…“You have to understand Chicago to understand African-American history,” Hobbs contends, noting its longtime centrality to Black culture.

And that, along with one of Aunt Shirley’s stories, is what led to research and ultimately an award-winning book about the racial phenomenon of passing – when very light-skinned and European-featured Black Americans secretly pass themselves off as White people. Published in 2014, A Chosen Exile: A History of Racial Passing in American Life explored the history of passing in the United States from the 1700’s to current times…

Read the entire article here.

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Melissa Harris-Perry in Conversation with Allyson Hobbs

Posted in Interviews, Live Events, Media Archive, Social Justice, United States on 2018-05-18 15:46Z by Steven

Melissa Harris-Perry in Conversation with Allyson Hobbs

Stanford University
Cubberley Auditorium
Stanford, California
Wednesday, 2018-05-23, 17:00-18:30 PDT (Local Time)

Contact: rmeisels@stanford.edu

Join us for an evening of conversation with Melissa Harris-Perry, Maya Angelou Presidential Chair at Wake Forest University, founding director of the Anna Julia Cooper Center, Editor-at-Large, Elle.com and Author of Sister Citizen: Shame, Stereotypes, and Black Women in America, in conversation with Allyson Hobbs, Associate Professor of History and Director of African and African American Studies [and author of A Chosen Exile: History of Racial Passing in American Life].

Sponsored by: Clayman Institute for Gender Research, Feminist, Gender, and Sexuality Studies, Humanities Center, African & African American Studies, Center for Comparative Studies in Race and Ethnicity, Division of Literatures, Cultures, and Languages, History Department, and Vice Provost for Undergraduate Education.

For more information, click here.

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Neo-Passing: Performing Identity after Jim Crow

Posted in Anthologies, Books, Communications/Media Studies, Literary/Artistic Criticism, Media Archive, Passing, United States on 2018-03-14 16:57Z by Steven

Neo-Passing: Performing Identity after Jim Crow

University of Illinois Press
March 2018
296 pages
6 x 9 in.
11 black & white photographs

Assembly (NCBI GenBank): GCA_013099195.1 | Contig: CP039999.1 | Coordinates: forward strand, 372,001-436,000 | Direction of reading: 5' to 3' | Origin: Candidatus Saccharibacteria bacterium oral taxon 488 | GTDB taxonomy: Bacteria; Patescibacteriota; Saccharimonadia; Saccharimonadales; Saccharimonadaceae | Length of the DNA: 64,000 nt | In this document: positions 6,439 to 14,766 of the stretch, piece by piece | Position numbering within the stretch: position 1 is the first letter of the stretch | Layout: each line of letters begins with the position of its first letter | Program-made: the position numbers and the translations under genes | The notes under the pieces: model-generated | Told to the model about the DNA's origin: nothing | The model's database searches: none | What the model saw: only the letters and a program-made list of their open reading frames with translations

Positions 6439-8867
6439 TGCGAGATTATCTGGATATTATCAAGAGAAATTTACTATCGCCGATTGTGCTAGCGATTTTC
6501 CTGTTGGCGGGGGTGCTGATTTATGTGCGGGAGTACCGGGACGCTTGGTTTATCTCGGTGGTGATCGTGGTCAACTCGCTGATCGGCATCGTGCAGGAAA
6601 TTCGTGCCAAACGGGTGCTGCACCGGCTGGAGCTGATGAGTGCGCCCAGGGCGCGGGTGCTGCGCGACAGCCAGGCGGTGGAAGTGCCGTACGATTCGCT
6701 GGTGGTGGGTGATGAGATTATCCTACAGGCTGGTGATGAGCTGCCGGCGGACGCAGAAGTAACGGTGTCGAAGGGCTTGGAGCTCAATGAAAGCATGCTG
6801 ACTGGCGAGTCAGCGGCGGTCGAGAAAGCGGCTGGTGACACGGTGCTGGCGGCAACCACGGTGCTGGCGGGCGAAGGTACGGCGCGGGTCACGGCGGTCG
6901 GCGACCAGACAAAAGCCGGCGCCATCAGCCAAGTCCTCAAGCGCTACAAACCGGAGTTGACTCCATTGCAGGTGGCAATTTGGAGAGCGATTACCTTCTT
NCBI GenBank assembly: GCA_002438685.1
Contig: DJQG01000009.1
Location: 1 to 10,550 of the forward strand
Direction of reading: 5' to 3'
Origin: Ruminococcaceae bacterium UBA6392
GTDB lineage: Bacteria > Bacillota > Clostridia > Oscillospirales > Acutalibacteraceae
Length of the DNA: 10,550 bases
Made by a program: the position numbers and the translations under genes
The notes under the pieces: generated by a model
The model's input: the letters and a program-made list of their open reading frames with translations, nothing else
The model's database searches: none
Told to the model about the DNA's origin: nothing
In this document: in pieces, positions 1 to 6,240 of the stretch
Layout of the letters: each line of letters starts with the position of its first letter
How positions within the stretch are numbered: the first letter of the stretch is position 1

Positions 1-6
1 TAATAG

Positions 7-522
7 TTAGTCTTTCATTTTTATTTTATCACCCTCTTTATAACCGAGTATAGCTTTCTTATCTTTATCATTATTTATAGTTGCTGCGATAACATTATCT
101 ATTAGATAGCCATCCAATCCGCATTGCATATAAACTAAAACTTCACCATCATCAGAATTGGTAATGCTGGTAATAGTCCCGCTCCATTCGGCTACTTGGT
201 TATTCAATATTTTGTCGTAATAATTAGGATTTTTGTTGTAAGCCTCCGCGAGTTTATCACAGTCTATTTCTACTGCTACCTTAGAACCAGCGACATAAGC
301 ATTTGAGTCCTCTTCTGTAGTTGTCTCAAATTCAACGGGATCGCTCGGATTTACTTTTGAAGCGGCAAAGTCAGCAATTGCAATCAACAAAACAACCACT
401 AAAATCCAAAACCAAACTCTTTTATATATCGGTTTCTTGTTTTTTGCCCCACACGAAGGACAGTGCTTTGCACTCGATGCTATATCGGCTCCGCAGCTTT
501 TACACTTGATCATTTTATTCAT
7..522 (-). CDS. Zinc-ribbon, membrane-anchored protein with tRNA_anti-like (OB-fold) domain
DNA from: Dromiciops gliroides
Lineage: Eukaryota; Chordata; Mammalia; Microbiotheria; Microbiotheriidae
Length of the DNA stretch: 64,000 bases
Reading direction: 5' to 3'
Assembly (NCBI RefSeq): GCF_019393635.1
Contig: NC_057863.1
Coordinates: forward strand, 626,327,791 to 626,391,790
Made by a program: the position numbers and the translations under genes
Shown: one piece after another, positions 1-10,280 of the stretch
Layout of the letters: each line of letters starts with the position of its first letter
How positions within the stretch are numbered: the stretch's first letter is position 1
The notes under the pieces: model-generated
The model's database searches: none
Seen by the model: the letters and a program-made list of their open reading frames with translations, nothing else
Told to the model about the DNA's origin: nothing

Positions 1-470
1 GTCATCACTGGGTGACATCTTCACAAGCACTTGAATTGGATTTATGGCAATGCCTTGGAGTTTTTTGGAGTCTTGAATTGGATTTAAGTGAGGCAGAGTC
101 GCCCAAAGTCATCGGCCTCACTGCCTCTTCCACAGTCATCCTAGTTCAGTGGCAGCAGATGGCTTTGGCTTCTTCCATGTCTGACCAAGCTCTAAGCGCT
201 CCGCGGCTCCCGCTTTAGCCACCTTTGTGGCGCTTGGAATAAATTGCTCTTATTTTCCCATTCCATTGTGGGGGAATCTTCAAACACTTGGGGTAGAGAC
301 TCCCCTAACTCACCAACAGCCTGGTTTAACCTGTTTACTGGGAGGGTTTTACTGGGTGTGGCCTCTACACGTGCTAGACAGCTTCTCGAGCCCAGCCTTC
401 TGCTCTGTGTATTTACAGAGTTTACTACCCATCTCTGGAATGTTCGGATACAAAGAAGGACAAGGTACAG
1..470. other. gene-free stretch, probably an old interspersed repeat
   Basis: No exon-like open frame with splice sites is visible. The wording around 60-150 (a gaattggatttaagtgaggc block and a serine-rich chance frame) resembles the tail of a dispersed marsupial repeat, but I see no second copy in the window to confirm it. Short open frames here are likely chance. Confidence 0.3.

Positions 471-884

Cloth ISBN: 978-0-252-04158-7
Paper ISBN: 978-0-252-08323-5
Ebook ISBN: 978-0-252-05024-4

Edited by:

Mollie Godfrey, Assistant Professor of English
James Madison University, Harrisonburg, Virginia

Vershawn Ashanti Young, Associate Professor of Drama and Speech Communication
University of Waterloo, Waterloo, Ontario, Canada

Crossing old boundaries to create new identities

African Americans once passed as whites to escape the pains of racism. Today’s neo-passing has pushed the old idea of passing in extraordinary new directions. A white author uses an Asian pen name; heterosexuals live “out” as gay; and, irony of ironies, whites try to pass as black.

Mollie Godfrey and Vershawn Ashanti Young present essays that explore practices, performances, and texts of neo-passing in our supposedly postracial moment. The authors move from the postracial imagery of Angry Black White Boy and the issues of sexual orientation and race in ZZ Packer’s short fiction to the politics of Dave Chappelle’s skits as a black President George W. Bush. Together, the works reveal that the questions raised by neo-passing—questions about performing and contesting identity in relation to social norms—remain as relevant today as in the past.

Gale Wald offers a foreword and Michele Elam an afterword.

Contributors: Derek Adams, Christopher M. Brown, Martha J. Cutter, Marcia Alesan Dawkins, Alisha Gaines, Jennifer Glaser, Allyson Hobbs, Brandon J. Manning, Loran Marsan, Lara Narcisi, Eden Osucha, and Deborah Elizabeth Whaley

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Allyson Hobbs, A Chosen Exile : A History of Racial Passing in American Life

Posted in Articles, Book/Video Reviews, History, Media Archive, Passing, United States on 2017-12-23 03:56Z by Steven

Allyson Hobbs, A Chosen Exile : A History of Racial Passing in American Life

Transatlantica
2 | 2016 : Ordinary Chronicles of the End of the World

Lawrence Aje
Université Paul-Valéry Montpellier 3, Montpellier, Béziers, France

Hobbs, Allyson, A Chosen Exile: A History of Racial Passing in American Life, Cambridge, MA : Harvard University Press, 2014, 382 pp. , € 27.00, ISBN 9780674368101